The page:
Sunday, 28 September 2014

Oil Pigments Color Temperature, Paint Transparency and Hue Saturation

The artists’ first encounter with oil painting will be presented with a vast array of oil pigments in art shops. Many blues, browns and reds could cause confusion on which oil pigment to choose for painting. The cost of art materials will also influence the number of oil tubes to purchase. Which are the best oil colors to buy and how does each oil color differ regarding color temperature, coverage and intensity?

Different Blues in Oil Colors

Types of Pigments in Oil
A walk into the art shop will educate the artist on the number of art pigments available in the art shop. For instance, in regards to blue, the following can be found: French ultramarine, cerulean, Prussian blue, Monestrial blue, Pthalo blue, cobalt blue and more. The same applies to reds, greens, yellows and browns. I avoid packaged sets of oil colors, which do not work out cheap in the long run, as unnecessary hues are often included (and often the omission of an essential color). I will purchase the tubes separately, creating an essential collection of oil colors that will be used.

Pigment Temperature
Which Oil Pigments to Use

Most artists will use just a dozen or so oil paints (as do I) which includes a warm and cool version of the primary colors (red, yellow and blue) as well as earth colors, a few extras and white. I find the following oil pigments will mix just about any color needed for painting: Titanium white, French ultramarine, Pthalo blue, permanent rose, cadmium red, lemon yellow, cadmium yellow (pale), burnt sienna and burnt umber. The following are also useful extras: cerulean blue, viridian and alizarin crimson (an old favorite).

Using Oil Paints for the First Time

A good way of learning about the nature of each pigment is to apply each alone on a primed piece of card. The video clip informs on how each oil color differs in translucency and color temperature (how warm or cool it appears). Nothing quite equals trying out each color for yourself as opposed to reading about them, but basically, each color will have its own intensity, opacity, temperature and translucency. Find a YouTube clip on how I applied each oil pigment neat onto white card.

Translucent Blues and Reds

Color Temperature of Blue and Red
French ultramarine is quite a translucent color, not having the opacity of cerulean or cobalt. Pthalo blue is also quite translucent. Both require a little titanium to add coverage, but the addition of white will change the nature of the blue a little, killing its sparkle. The close up image shows translucent and opaque blues and reds. See how the translucent paint allows a little of the white gesso to show through, leaving a patchy feel to the paint layer.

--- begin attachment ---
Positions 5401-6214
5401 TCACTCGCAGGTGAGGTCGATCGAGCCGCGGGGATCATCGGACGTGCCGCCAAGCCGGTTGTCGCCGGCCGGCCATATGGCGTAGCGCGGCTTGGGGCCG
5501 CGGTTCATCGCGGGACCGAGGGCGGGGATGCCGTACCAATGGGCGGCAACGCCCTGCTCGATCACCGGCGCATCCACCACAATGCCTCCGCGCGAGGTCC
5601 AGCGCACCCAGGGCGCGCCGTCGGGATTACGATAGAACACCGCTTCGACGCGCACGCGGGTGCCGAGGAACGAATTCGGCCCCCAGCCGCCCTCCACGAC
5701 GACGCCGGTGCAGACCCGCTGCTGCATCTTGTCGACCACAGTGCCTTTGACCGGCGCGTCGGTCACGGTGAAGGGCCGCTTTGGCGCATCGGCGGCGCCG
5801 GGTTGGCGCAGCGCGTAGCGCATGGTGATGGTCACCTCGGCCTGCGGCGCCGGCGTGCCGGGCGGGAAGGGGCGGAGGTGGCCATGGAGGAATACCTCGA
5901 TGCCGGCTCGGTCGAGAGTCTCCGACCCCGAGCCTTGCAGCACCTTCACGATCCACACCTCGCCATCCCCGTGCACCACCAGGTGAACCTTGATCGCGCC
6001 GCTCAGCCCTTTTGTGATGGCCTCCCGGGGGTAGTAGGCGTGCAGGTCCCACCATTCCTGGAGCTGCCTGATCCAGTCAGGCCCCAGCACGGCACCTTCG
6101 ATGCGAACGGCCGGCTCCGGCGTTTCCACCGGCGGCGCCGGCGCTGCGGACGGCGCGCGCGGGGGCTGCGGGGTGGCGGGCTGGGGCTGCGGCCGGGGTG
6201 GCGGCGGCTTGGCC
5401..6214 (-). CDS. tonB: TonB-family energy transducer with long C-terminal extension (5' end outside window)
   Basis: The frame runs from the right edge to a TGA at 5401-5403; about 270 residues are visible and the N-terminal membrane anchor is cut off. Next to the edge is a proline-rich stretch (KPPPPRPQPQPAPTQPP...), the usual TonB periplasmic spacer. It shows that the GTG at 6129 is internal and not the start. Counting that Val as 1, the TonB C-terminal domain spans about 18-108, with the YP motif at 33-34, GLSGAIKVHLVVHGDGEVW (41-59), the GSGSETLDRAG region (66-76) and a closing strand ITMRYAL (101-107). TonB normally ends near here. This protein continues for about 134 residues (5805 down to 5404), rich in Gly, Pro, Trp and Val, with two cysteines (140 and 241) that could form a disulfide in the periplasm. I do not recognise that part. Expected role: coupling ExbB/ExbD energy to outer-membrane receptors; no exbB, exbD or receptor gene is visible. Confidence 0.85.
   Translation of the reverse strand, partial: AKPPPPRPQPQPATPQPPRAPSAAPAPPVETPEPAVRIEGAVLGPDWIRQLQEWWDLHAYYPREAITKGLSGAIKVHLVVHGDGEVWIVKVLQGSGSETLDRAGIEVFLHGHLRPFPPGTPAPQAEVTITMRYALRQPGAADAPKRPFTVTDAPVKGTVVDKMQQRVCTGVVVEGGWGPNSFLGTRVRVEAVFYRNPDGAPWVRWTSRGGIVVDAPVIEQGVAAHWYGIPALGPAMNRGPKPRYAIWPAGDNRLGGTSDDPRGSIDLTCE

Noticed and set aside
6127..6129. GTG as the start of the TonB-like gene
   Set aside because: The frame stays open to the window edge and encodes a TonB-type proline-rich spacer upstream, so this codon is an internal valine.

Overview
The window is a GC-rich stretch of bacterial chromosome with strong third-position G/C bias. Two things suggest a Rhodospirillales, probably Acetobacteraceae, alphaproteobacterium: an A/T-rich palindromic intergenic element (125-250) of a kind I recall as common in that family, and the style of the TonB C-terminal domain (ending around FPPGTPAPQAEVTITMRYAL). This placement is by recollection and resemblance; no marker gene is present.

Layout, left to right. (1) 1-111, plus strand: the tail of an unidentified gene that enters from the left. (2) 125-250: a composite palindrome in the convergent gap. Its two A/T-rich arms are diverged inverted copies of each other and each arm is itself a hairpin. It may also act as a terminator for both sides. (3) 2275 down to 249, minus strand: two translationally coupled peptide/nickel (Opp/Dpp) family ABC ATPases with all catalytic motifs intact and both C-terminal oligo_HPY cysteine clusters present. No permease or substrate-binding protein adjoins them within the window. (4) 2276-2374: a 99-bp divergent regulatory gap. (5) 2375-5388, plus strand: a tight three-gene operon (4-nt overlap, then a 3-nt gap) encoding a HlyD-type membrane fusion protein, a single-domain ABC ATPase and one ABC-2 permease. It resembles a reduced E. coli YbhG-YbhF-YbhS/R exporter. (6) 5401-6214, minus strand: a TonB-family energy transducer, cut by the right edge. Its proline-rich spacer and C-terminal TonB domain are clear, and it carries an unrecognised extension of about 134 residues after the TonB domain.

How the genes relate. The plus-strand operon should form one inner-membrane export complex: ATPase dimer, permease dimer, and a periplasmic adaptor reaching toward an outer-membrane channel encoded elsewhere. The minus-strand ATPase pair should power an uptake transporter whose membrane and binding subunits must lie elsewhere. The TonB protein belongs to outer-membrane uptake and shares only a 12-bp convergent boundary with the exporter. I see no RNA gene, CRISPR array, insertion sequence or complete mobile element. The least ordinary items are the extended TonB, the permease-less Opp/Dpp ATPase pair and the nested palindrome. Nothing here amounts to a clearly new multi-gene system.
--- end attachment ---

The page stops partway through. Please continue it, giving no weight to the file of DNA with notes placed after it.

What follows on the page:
This can be seen with viridian, which is also a transparent color. I applied it neat, and then with a little titanium white.

Opaque Pigments in Oil Colors

Color Temperature of Yellow Brown
Again, we can see here that lemon yellow and burnt sienna are rather translucent, where as cadmium yellow and burnt umber has more coverage. Translucent colors when applied over a white surface will appear vibrant. Opaque colors has good coverage but lacks this vibrancy.

Colour Temperature of Pigments

How warm or cool does the color appear? This is known as colour temperature. A warm color will be bias towards red, a cool colour will be bias towards blue. French ultramarine has a violet cast, meaning it has a warm colour temperature. Cerulean blue and Pthalo blue appears cooler. Cerulean has a slightly greenish tinge. Again, cadmium red has an orange-glow, giving it a warm cast. Permanent rose and alizarin crimson are cooler reds, having a violet cast. Similarly, burnt sienna is a warm, toasty brown; burnt umber is cooler. 

Guide to Oil Pigments Transparency and Colour Temperature

Adding White
To summarize, find a guide to the nature of each oil pigment below:

French Ultramarine: a warm, violet blue, tends to be translucent
Pthalo blue: a cool, deep blue, tends to be translucent
Cerulean blue: a cool, greenish blue, tends to be opaque
Viridian green: A sharp green, tends to be translucent
Permanent rose: a cool, violet red, tends to be translucent
Cadmium red: (deep to pale can be found) but tends to be orange-red, rather opaque
Alizarin crimson: a deep, violet brownish red, tends to be translucent
Lemon yellow: a pale, acidic yellow tends to be translucent
Cadmium yellow: (deep to pale can be found) but tends to be warm, orangey, rather opaque
Burnt sienna: a warm toasty brown, tends to be translucent
Burnt umber: a cool, coffee brown, tends to be opaque
Titanium white: a brilliant, opaque white. Will add opacity to any pigment it is mixed with.

More Articles about Art Pigments

My Science of Color site
Recommended Oil pigments for painting
How to make oil painting cheaper


Roderick wayne said...

Yeah I know that oil painting is a beautiful art type and it is quite popular too. I am studying in University of Art and culture and we are working on one of the oldest and most famous Aboriginal Art work. I just love the history of this artwork. What are your favorite guys?

paul leahy said...

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Honey Be said...

thanx i liked your site too muchlet,s learn how to make arts

Herry Pat said...
This comment has been removed by the author.
Herry Pat said...

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